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County Agent Guy

By Staff | May 20, 2019

The circa 1956 “Peanuts” comic strip features Schroeder at his piano with Snoopy perched atop the instrument. The dog is so moved by the music that he soon bursts into tears. In the final panel, Schroeder wryly observes, “Nothing affects an old grad like the playing of Pomp and Circumstance!”

That particular tune can be heard nowadays in gymnasiums and auditoriums and virtually any large public venue. graduation season is upon us.

I can empathize with Snoopy. A lump forms in my throat whenever I hear the regal strains of “Pomp and Circumstance.” Having it played in my honor just once is apparently enough to evoke this response, even though I nearly didn’t make it to my high school graduation.

Ever since I was a tyke, I wanted to be a farmer like Dad. I reckoned that farmers didn’t need much education beyond being able to read a feed bag or tally bushels. I figured that I would have enough schooling by the end of third grade.

But my parents insisted that I attend all of grade school and all of high school. I didn’t have enough education to make a cogent argument against their insistence that I needed an education.

So I dutifully attended classes, exuding the same level of enthusiasm as a member of a chain gang. When I began high school, I was able to make out the dim outlines of my escape.

I learned that there were bare minimums that had to be met to graduate from high school. After doing a bit of math (I guess education has its benefits after all), I discovered that I could be done with high school in just three years. School administrators advised against taking this route, but that was like prison guards telling an inmate to ignore an unlocked door.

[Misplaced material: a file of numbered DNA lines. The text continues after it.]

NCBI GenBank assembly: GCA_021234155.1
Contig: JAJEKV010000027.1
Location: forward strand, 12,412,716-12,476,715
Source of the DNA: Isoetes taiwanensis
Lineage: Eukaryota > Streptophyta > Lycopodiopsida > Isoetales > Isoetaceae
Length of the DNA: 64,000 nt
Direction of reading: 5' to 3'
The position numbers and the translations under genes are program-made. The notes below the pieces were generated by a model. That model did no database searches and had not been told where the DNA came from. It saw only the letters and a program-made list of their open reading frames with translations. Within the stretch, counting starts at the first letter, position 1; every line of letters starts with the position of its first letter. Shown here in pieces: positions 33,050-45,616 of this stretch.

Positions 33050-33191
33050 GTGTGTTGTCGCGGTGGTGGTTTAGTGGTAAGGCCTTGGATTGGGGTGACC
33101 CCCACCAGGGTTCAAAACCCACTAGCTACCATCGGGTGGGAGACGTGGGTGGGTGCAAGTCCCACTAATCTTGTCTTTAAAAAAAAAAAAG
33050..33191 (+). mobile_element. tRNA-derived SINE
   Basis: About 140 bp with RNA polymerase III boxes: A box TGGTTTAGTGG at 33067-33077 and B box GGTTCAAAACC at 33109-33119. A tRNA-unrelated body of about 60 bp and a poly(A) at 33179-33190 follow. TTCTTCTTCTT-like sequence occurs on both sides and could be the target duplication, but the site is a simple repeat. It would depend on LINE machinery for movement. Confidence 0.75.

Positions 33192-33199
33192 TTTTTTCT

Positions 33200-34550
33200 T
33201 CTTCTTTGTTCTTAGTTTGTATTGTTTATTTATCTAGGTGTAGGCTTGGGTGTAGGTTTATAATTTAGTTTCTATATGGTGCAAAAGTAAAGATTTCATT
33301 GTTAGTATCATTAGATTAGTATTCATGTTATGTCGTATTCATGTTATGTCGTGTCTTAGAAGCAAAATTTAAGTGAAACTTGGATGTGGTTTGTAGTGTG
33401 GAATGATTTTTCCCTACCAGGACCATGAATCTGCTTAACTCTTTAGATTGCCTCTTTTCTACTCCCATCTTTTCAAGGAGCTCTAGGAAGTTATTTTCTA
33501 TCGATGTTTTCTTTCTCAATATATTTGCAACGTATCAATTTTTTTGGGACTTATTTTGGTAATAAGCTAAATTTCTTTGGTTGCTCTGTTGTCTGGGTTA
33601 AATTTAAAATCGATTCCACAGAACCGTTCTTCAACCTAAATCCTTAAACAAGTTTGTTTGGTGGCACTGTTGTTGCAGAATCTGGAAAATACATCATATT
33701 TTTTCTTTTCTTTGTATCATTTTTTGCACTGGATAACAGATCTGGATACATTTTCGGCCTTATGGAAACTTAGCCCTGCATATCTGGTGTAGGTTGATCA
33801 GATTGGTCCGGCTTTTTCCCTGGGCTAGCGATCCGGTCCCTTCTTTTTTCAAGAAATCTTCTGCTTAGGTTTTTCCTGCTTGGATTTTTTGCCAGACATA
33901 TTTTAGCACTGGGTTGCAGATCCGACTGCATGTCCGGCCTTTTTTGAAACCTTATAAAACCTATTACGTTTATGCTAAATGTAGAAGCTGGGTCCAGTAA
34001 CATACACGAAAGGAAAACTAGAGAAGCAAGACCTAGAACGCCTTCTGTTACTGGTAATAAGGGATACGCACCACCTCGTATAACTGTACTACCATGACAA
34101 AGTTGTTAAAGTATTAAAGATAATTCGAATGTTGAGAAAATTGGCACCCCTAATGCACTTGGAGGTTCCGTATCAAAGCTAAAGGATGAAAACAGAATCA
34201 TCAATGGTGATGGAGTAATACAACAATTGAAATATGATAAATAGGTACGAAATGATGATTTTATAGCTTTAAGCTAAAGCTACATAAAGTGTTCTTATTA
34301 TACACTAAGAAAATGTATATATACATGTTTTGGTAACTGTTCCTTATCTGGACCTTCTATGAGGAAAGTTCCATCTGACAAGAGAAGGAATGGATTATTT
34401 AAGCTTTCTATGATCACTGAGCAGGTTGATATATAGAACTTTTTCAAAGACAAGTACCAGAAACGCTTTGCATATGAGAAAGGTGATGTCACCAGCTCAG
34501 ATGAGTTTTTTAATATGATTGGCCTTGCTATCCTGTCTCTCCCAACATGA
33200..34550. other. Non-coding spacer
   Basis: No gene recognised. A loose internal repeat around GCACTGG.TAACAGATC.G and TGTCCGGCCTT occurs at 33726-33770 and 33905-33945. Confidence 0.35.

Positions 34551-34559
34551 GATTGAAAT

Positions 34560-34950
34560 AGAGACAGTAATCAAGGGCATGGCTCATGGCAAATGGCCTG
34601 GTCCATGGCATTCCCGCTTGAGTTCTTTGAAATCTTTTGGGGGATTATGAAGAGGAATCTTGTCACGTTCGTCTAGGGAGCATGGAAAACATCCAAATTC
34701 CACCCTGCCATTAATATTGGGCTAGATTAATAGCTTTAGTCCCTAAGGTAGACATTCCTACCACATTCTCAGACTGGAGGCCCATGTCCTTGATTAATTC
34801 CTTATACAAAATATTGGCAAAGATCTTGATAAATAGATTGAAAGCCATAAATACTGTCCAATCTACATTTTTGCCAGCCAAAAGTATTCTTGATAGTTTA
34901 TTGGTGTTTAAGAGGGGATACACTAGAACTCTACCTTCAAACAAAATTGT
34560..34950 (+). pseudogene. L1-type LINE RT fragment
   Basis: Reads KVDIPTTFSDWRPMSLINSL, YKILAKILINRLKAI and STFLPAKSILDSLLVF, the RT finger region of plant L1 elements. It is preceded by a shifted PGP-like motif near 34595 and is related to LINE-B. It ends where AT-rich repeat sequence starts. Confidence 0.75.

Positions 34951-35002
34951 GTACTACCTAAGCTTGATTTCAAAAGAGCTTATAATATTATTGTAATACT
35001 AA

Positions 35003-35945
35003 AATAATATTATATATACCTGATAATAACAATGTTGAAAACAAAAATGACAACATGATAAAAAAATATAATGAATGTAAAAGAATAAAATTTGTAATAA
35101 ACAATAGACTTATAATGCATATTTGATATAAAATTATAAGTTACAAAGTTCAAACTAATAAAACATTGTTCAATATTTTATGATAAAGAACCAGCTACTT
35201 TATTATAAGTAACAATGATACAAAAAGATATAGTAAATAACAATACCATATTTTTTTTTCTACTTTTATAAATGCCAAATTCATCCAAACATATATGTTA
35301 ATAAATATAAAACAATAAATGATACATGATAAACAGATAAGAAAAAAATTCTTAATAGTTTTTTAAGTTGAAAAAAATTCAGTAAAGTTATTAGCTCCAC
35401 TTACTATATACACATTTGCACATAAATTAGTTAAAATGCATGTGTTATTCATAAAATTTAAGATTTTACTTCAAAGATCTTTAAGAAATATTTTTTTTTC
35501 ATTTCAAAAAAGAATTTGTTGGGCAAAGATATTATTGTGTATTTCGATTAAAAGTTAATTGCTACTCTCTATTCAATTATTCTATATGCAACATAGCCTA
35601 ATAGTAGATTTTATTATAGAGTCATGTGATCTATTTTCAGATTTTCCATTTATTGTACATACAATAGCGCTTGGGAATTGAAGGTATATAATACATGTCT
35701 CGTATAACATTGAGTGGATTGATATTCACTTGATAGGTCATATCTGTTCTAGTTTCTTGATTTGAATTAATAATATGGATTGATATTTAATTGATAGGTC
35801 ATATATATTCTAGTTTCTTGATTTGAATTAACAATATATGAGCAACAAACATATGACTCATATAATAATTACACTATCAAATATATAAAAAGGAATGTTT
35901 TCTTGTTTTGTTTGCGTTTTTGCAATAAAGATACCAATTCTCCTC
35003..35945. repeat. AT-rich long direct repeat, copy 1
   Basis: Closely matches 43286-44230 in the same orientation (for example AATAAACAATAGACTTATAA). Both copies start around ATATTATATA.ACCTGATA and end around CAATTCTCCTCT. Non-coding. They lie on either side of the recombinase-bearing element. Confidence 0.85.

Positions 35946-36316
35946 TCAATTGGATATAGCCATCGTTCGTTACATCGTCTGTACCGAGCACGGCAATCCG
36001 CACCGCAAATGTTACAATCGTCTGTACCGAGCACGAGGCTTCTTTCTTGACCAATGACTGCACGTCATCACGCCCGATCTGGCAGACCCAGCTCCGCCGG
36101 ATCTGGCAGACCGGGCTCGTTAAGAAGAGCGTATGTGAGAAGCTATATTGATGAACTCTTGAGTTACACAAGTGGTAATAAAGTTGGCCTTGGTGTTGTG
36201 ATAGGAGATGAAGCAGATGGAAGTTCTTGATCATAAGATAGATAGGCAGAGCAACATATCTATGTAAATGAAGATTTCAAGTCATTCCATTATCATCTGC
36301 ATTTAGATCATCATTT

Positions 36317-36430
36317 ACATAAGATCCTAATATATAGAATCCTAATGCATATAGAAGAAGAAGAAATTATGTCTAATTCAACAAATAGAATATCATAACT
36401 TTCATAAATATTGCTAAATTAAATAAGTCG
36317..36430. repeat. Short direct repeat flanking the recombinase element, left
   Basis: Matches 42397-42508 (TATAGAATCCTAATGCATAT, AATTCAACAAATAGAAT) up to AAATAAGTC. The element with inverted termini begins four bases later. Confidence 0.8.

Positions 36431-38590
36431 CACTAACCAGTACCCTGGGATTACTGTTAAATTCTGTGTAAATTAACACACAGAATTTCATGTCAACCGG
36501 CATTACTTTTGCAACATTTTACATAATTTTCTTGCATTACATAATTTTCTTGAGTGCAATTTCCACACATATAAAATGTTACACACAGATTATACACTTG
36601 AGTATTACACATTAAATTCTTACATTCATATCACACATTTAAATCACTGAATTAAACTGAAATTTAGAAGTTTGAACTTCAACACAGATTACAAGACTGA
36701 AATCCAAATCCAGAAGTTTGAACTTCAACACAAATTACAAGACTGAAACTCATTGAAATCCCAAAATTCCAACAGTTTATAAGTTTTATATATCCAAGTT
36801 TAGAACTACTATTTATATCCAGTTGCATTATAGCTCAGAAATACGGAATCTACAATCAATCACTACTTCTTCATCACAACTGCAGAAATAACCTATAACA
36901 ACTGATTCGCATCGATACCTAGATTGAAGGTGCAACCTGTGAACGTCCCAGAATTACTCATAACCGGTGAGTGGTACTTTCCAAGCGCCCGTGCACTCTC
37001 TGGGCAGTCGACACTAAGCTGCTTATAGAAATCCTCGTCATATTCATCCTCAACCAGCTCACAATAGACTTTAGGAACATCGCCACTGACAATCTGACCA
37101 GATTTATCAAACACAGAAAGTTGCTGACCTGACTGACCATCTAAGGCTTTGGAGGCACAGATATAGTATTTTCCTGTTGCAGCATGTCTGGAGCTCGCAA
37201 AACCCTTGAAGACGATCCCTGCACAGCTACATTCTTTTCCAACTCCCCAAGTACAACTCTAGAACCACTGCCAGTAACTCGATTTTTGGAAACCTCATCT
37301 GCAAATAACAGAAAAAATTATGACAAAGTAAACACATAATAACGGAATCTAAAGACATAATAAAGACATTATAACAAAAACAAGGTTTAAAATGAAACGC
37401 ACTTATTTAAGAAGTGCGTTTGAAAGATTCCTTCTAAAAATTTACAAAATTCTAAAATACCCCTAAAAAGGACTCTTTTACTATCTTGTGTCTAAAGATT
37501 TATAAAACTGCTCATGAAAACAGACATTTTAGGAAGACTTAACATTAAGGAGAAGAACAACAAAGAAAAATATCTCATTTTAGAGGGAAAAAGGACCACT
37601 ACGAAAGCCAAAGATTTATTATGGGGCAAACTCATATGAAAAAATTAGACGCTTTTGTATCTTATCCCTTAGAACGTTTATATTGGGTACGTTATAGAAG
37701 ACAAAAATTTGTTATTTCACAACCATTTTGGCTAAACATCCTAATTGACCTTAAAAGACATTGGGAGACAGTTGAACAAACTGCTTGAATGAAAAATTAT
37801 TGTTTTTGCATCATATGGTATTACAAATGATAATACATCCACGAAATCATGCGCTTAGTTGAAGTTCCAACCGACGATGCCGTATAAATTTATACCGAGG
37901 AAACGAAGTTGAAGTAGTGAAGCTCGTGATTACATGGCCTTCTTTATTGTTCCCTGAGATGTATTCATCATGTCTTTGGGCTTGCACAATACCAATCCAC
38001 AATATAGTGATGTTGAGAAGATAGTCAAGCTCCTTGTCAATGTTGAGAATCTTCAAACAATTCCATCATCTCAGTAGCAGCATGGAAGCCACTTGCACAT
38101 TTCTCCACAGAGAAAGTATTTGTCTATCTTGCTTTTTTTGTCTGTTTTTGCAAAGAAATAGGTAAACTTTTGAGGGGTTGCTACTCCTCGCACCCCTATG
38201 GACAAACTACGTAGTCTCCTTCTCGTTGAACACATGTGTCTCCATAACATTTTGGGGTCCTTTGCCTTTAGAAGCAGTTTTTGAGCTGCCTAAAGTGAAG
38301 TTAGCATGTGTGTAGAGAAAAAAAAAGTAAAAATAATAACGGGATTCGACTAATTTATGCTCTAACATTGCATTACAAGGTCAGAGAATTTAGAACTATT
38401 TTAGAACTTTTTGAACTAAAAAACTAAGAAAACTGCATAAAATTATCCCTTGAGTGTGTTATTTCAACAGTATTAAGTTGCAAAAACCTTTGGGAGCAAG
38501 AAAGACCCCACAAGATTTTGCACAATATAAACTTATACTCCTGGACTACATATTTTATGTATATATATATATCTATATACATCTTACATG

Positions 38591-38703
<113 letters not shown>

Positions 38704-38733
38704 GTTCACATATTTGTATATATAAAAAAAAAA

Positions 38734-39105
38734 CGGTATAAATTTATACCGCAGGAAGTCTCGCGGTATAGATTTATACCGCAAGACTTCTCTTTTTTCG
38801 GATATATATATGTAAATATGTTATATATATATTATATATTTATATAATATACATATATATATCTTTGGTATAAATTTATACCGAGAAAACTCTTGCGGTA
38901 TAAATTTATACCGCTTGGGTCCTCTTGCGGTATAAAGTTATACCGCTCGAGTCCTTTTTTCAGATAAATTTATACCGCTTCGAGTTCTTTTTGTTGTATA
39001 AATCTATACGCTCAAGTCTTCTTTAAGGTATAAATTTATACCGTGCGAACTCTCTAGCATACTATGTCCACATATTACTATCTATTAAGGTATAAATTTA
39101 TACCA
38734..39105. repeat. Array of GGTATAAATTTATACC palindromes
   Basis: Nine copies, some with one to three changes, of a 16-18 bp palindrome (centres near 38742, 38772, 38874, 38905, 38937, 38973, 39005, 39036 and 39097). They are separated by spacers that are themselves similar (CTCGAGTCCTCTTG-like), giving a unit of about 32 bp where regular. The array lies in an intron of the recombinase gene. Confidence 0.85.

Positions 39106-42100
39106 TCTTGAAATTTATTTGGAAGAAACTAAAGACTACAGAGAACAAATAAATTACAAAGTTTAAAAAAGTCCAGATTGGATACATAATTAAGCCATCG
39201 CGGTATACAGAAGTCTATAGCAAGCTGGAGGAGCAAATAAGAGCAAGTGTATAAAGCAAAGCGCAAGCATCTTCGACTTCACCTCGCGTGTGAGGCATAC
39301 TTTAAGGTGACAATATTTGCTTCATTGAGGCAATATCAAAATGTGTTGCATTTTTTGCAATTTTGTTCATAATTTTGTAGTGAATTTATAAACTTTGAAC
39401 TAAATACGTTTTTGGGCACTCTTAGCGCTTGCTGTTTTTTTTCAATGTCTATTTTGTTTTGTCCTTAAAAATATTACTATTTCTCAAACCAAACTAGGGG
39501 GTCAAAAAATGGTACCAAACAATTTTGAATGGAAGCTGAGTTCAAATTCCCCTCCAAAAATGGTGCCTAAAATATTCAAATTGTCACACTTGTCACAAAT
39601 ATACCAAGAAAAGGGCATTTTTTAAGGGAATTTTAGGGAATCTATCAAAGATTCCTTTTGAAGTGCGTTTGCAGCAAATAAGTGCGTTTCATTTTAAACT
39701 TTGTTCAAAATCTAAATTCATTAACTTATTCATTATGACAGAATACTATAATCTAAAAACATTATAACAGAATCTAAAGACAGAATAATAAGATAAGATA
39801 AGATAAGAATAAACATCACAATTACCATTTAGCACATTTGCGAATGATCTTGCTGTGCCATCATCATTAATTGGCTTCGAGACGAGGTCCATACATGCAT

Halfway through my junior year, it seemed certain that my plan was going to work. I had passing grades (a “D” was every bit as good as an “A” in my book) and my academic career appeared to be on a smooth glideslope to its final destination.

Never a fan of regimentation, I began to view school with ever-increasing disregard. My goal was to become a self-employed farmer and I already knew that I had enough education to hire me. For what it’s worth, I later learned that being self-employed isn’t all that. My boss was often a jerk. He was stingy with my wages and he frequently forced me to work long hours without overtime pay. There were numerous times when I was this close to telling him off, but I didn’t want to hurt his feelings.

My unserious attitude about school affected my attendance. I began to skip classes I deemed unimportant. Chief among them was crafts.

Our high school’s principal, Mr. Grebner, took umbrage at my scofflaw attitude regarding class attendance. He would prowl the hallways, looking for a chance to catch me goofing off instead of learning the fine art of macrame.

My endeavors to elude him were countered by his fervent efforts to collar me. Our relationship was similar to the one between Javert and Jean Valjean.

I would inevitably get nabbed and be frog-marched to Mr. Grebner’s office where I’d be forced to sit through a lecture about how I needed to “buckle down and get serious.” I slouched in the chair, striving to exude an aura that said, “I don’t care!” After all, I’d be blowing this joint in a few short weeks.

And as I skipped all those crafts classes, Mrs. Hoffelt, our crafts teacher, quietly kept score.

Imagine my shock when I got what was supposed to be my final report card and saw that I’d received a big fat “F” for crafts! It was a total disaster. This meant that I would have to attend a whole extra semester of high school.

I dutifully enrolled for the fall semester. I attended the minimum number of classes and put forth the minimum amount of effort to pass. When the semester ended, so did my academic career. At last I could concentrate on becoming a farmer. This would prove to be about as easy as threading a sewing needle with a tow rope, but I digress.

I rejoined my classmates for our May graduation ceremony. As Mr. Grebner handed me my diploma, he peered at me over the top of his glasses and arched an eyebrow. An unspoken understanding passed between us.

Much to my surprise, I got a bit misty-eyed as I walked off the stage. Maybe I really cared about education after all. Or maybe it was just that darned “Pomp and Circumstance.”

Nelson is a freelance writer from Volga, S.D. Reach him by e-mail at jjpcnels@itctel.com.

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